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Perl equivalent of unix time command

 
 
Melroy
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      09-07-2008
Hi all,
I want to benchmark a bunch of running processes using Perl , but I
could not find any equivalent for the unix time coammnd in perl? Can
someone point to me
if such a function exists in perl? The only command I found was
"times",
but I don't know how to use it. doing a websearch did not help. If the
function
"times" does teh job, can someone show me an example of how to use it?

Thanks
 
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Jürgen Exner
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      09-07-2008
Melroy <(E-Mail Removed)> wrote:
>I want to benchmark a bunch of running processes using Perl ,


You may want to check 'perldoc -q profile':
How do I profile my Perl programs?

> but I
>could not find any equivalent for the unix time coammnd in perl? Can
>someone point to me
>if such a function exists in perl?


There can't be an exact equivalent, because Unix time reports the total
time _AFTER_ the process has already terminated while in Perl the script
would still be running when you are executing the time check. So at best
it can report the elapsed time of the script until now.

>The only command I found was
>"times",
>but I don't know how to use it.


You may want to check the documentation: perldoc -f times

jue
 
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Melroy
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      09-07-2008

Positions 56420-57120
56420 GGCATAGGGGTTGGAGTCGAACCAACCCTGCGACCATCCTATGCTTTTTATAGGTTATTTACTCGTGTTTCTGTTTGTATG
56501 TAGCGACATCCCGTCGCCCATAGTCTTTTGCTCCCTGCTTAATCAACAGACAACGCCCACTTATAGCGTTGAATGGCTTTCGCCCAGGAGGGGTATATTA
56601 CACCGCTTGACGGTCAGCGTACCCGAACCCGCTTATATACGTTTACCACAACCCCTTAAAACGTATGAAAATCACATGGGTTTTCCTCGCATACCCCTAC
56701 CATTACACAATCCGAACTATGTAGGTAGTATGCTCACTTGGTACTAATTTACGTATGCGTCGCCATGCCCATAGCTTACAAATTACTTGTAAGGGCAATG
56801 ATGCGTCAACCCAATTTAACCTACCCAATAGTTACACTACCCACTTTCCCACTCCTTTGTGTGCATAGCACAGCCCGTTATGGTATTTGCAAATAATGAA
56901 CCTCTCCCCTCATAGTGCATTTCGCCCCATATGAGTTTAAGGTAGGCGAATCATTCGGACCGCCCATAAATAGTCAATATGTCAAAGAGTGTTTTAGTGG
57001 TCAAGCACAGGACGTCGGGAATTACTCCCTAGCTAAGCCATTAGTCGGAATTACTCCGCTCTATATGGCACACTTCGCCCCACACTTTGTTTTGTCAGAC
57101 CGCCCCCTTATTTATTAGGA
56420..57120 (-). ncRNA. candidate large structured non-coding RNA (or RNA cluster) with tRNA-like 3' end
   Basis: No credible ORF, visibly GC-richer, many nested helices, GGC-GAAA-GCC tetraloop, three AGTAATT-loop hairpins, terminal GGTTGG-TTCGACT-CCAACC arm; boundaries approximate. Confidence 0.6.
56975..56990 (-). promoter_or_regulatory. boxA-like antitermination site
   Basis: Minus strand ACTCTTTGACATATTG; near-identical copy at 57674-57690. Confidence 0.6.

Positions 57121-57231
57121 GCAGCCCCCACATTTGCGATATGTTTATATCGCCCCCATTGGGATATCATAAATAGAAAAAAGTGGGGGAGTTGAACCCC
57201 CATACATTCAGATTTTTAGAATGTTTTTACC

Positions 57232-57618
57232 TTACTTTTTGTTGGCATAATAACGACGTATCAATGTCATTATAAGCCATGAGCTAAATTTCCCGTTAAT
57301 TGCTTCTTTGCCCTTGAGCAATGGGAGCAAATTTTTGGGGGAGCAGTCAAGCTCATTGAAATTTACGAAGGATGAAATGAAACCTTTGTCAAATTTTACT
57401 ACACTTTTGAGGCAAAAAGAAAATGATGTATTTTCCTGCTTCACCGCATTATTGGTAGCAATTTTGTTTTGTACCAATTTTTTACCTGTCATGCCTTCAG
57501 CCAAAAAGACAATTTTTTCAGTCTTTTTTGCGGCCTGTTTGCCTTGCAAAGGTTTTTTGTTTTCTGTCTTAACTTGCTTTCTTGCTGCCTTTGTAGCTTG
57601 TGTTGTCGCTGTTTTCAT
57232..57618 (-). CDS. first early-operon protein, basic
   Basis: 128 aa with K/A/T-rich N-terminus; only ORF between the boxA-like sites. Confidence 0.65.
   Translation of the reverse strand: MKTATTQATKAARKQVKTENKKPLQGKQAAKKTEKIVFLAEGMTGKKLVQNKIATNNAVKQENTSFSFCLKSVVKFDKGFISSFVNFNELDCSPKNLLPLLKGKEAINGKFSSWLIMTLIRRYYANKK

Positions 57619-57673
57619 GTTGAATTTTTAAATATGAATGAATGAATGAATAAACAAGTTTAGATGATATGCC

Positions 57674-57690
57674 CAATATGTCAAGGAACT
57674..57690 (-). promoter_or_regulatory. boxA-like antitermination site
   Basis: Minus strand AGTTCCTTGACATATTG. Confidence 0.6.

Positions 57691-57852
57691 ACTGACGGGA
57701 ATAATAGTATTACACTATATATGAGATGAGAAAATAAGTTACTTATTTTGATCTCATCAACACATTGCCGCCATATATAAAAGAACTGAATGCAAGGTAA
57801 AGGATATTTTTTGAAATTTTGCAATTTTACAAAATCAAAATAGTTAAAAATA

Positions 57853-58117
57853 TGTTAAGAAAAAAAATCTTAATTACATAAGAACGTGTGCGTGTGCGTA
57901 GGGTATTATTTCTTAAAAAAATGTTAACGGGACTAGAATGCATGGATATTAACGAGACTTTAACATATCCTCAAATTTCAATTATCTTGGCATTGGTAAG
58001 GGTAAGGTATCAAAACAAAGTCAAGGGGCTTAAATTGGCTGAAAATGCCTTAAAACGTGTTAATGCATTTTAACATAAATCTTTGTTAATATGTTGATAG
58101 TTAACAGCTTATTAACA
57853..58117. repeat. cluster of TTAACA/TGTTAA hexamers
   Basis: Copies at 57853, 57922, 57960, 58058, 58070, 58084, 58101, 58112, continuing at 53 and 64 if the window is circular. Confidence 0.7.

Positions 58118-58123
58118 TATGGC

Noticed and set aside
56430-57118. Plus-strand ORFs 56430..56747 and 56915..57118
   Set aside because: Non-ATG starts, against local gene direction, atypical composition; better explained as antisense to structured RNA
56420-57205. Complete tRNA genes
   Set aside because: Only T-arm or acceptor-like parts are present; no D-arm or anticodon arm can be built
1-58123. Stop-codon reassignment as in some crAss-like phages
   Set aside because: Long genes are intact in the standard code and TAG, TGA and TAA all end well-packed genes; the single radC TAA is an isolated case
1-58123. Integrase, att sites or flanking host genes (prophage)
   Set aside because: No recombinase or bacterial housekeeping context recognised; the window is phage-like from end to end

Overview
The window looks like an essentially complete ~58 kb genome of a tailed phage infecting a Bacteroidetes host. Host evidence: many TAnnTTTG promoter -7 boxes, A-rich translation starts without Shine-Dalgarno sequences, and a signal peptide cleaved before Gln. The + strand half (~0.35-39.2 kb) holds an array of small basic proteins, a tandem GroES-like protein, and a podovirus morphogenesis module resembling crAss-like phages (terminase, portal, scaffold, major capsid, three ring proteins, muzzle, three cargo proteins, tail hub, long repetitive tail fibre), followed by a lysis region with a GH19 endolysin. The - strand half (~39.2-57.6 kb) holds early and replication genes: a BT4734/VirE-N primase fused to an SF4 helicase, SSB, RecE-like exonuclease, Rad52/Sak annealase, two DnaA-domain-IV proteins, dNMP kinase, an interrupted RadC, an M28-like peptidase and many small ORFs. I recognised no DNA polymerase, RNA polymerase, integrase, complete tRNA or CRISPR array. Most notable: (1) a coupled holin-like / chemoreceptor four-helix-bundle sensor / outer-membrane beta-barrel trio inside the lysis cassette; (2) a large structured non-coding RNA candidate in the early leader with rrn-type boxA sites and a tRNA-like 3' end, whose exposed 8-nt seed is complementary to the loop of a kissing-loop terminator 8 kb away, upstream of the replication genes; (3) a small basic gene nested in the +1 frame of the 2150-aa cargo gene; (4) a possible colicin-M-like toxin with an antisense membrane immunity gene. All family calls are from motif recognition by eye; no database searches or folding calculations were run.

Hi,
I want to profile a bunch of command line programs using perl. I tried
to call the unix
time comamnd using backslash as well as the system comamnd but that
does not seem to capture the output. So i thought to check if there is
something native to perl.
Thanks

> You may want to check 'perldoc -q profile':
> * * * * * How do I profile my Perl programs?
>
> > but I
> >could not find any equivalent for the unix time coammnd in perl? Can
> >someone point to me
> >if such a function exists in perl?

>
> There can't be an exact equivalent, because Unix time reports the total
> time _AFTER_ the process has already terminated while in Perl the script
> would still be running when you are executing the time check. So at best
> it can report the elapsed time of the script until now.
>
> >The only command I found was
> >"times",
> >but I don't know how to use it.

>
> You may want to check the documentation: perldoc -f times
>
> jue


 
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Melroy
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      09-07-2008
More speccifically here is what I tried following
http://bytes.com/forum/thread678672.html
but no use

my $v = `time -p gzip energylossmc.dat 1>/dev/null 2>&1` ;
print $v ;
Nothing seems to get captured in the variable v?
What am I doing wrong?
I also replaced time with /usr/bin/time
but no use.

Any help is greatly appreciated
 
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Randal L. Schwartz
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      09-07-2008
>>>>> "Melroy" == Melroy <(E-Mail Removed)> writes:

Melroy> my $v = `time -p gzip energylossmc.dat 1>/dev/null 2>&1` ;
Melroy> print $v ;

Yes. You've just said "make stdout go to dev null instead of being
copied to the variable, and while you're at it, make stderr also go
there too".

Why would you expect anything to be in $v after this?

--
Randal L. Schwartz - Stonehenge Consulting Services, Inc. - +1 503 777 0095
<(E-Mail Removed)> <URL:http://www.stonehenge.com/merlyn/>
Smalltalk/Perl/Unix consulting, Technical writing, Comedy, etc. etc.